Just like shopping at Bulk Barn buying properties with more units lowers the cost, compared to buying individually. Typically the more units you have the higher the potential for cash flow.  Having only one roof, one furnace and one property to manage significantly decreases your expenses and lowers your risk.  If you own a fourplex and one unit is vacant, you’re still collecting 75 per cent of the rent. If you’re not financially in a position to buy multiple units on your own you may want to consider finding an investment partner to help you fund the deal.

3.    Create more units
Another popular strategy to create cash flow is adding secondary suites in single- family homes. For example, if an entire house rents for $1,600/month and you’re able to divide it into two apartments renting for $1,200 (upper unit) + $1,000 (lower unit) you’re now cash flowing an extra $600/month.  I highly recommend working with the city to ensure you’re renovating the property legally.  All it takes to get shut down is one complaint from a neighbour. Also keep in mind that every city has different rules. Make sure to obtain a professional opinion on the subject property prior to waiving conditions to ensure you can legally add a secondary suite.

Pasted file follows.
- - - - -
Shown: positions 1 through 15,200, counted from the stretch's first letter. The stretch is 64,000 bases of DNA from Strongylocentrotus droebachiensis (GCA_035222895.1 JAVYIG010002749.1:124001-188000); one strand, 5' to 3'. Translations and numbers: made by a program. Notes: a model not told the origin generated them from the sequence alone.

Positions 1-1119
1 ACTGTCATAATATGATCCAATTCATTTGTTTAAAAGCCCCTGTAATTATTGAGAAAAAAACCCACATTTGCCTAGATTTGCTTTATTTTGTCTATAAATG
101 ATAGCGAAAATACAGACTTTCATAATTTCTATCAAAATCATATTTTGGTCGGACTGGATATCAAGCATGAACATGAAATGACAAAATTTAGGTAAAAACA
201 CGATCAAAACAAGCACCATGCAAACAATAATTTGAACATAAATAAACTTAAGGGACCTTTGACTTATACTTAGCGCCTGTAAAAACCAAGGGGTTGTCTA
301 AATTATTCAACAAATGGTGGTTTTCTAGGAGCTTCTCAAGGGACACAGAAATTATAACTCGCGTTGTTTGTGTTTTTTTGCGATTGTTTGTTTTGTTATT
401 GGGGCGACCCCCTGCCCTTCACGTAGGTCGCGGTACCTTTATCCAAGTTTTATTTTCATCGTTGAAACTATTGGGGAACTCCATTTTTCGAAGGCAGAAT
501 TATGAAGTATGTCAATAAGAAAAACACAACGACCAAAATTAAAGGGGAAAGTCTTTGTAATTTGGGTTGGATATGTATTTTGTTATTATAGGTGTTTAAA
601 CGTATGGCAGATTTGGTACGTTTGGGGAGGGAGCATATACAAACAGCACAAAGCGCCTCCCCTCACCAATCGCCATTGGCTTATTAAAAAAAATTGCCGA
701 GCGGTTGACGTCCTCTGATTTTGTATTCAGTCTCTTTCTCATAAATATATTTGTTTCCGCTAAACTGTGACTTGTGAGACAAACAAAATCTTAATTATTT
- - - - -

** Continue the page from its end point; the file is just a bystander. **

4.    Pick a different city
Would you continue to eat at the same restaurant if the prices were always going up?  Some would if they really loved the food; while others would try the new place their friends have been raving about.  The grass isn’t always greener on the other side, but it could be depending on where you live.  If your monthly rental income isn’t enough to cover the expenses and you have to manage the property yourself, it may be time to consider a different city.  Most people invest where they live because it’s familiar and they want to be able to get there quickly if there’s an issue.  That’s totally understandable, but could be extremely limiting depending on market conditions in your area.  There are many real estate professionals that can help you manage an out-of-town investment.  In fact, with the right property you’ll have enough money to pay a property manager and still have cash flow left over for you.


5.    Change strategies